P488 Trends in corticosteroid (CS) use over time and following diagnosis in patients with Inflammatory Bowel Disease (IBD), using IBM® MarketScan®
Raine, T.(1);Melmed, G.Y.(2);Finney-Hayward , T.(3);Clark, R.(4);Chapman, J.C.(5);Targownik, L.(6);Burisch, J.(7);Olen, O.(8);
(1)Addenbrooke’s Hospital- Cambridge University Hospitals, Department of Gastroenterology, Cambridge, United Kingdom;(2)Cedars-Sinai, Inflammatory Bowel Disease Center, Los Angeles, United States;(3)AbbVie Ltd., Gastroenterology, Maidenhead, United Kingdom;(4)AbbVie Inc., Research and Development, North Chicago, United States;(5)Texas Digestive Disease Consultants, Gastroenterology, Baton Rouge, United States;(6)Mount Sinai Hospital- University of Toronto, Division of Gastroenterology and Hepatology, Toronto- Ontario, Canada;(7)Hvidovre University Hospital, Gastrounit- Medical Division, Hvidovre, Denmark;(8)Karolinska Institutet, Department of Medicine, Stockholm, Sweden;
As part of the IBD-DICE (Determinants, Incidence and Consequences of CS Excess) collaborative research programme, this study examined rates of CS use and excess use in patients with IBD over time and after initial diagnosis.
Using IBM® MarketScan®, a representative claims database including details of >200 million individuals annually in the United States (US), we conducted a retrospective analysis of CS use from 2007 to 2018 in adult patients with IBD. Patients with conditions commonly associated with high levels of CS use (other than IBD) were excluded. CS use and excess were examined over calendar time in all patients (prevalent cohort), and in relation to the time of first IBD diagnosis in a newly diagnosed subset (incident cohort). Both a restrictive and a broader definition of CS use were examined. The restrictive definition only included claims for oral budesonide or prednisolone/prednisone with a pre-defined minimum daily equivalent dose of ≥17.5 mg, based on a typical tapering CS prescription for IBD. Under the broader definition, CS use was considered as any claim for oral prednisolone, prednisone, budesonide or methylprednisolone. Excess CS use was defined as either ≥2 CS courses in a 12-month period or ≥3 months of continuous CS use.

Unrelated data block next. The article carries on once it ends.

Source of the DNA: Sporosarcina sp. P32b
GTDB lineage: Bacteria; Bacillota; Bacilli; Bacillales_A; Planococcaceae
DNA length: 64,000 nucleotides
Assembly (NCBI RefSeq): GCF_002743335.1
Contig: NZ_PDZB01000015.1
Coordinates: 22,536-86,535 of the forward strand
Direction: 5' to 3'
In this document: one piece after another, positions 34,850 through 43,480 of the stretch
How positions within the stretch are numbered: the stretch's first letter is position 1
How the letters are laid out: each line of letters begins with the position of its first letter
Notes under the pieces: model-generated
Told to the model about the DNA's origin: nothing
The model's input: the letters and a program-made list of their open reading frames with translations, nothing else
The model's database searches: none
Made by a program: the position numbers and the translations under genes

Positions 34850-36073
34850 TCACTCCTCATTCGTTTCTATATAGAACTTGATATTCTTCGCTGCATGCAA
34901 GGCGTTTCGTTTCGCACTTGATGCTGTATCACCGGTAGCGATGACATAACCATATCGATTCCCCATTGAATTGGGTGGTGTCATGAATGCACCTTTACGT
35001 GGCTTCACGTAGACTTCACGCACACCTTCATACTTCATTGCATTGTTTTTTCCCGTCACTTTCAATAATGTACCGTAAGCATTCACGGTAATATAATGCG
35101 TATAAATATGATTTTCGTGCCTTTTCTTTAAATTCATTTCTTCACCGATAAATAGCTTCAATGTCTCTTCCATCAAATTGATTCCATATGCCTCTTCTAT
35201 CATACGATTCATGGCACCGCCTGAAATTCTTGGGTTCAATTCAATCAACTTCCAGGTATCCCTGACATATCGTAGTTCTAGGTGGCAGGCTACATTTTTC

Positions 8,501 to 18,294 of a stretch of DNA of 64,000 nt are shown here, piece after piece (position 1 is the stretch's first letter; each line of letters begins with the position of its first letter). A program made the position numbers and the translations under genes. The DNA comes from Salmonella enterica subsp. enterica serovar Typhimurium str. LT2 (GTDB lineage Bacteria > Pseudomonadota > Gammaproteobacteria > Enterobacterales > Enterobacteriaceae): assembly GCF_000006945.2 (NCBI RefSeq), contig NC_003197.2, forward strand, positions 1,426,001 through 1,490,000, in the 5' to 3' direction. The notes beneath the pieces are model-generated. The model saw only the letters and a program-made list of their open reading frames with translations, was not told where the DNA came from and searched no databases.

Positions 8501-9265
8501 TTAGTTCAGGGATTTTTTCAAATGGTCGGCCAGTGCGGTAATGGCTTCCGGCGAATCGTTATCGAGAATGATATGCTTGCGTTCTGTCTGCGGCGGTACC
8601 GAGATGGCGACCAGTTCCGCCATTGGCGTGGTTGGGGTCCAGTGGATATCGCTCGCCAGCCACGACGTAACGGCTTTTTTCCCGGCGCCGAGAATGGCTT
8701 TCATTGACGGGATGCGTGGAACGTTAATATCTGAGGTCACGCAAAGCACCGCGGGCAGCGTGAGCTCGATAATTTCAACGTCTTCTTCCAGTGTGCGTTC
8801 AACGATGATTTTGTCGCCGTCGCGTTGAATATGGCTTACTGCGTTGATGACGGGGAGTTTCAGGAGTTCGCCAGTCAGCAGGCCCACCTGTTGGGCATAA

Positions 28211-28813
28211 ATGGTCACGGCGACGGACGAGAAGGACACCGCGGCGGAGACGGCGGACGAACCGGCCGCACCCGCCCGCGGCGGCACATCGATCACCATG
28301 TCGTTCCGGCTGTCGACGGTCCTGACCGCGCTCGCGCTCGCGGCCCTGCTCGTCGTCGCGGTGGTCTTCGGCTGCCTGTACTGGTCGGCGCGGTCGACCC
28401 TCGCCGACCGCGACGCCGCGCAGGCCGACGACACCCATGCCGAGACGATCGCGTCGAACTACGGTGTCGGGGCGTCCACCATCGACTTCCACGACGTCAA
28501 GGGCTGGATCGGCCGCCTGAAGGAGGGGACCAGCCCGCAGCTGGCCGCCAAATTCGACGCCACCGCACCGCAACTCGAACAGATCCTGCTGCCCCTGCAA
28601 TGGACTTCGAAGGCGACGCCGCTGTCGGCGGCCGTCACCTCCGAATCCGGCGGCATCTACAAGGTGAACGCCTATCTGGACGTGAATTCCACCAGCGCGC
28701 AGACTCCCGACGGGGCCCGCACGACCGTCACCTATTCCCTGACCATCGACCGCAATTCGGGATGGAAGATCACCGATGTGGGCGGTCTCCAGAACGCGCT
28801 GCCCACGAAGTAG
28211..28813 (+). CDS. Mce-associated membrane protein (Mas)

The prevalent cohort (restrictive definition) included a total of 338,837 patients with 1,051,213 observation years. Rates of CS use ranged from 23.7% in 2007 to 19.3% in 2009 and plateaued in subsequent years (18.4%–21.1%). Rates of CS excess were higher from 2007 to 2009 (8.9%–11.5%) than in later years, and remained relatively stable from 2010 to 2018 (7.9%–8.6%). Similar patterns were seen with the broad definition of CS use, with CS excess rates of 15.2% in 2007 and 10.9%–11.8% from 2010 to 2018 (Figure 1). The incident cohort included 106,875 patients with 320,295 observation years. CS use was highest in the first year after diagnosis (24.2% and 29.4% with the restrictive and broad definitions, respectively) and decreased and plateaued by the second year after diagnosis (range: 10.8%–14.8% and 16.8%–21.0%, respectively). Similarly, CS excess was highest in the first year after diagnosis (11.7% and 14.6% with the restrictive and broad definitions, respectively) and decreased and levelled off by the second year after diagnosis (range: 3.6%–6.2% and 5.6%–8.6%, respectively) (Figure 2).
Despite advances in IBD treatment over the past decade and the adverse effects associated with CS, use of CS has not decreased substantially in the US in recent years. Levels of CS excess remain a concern, and may represent an opportunity for more optimised treatment and education, especially for newly diagnosed patients.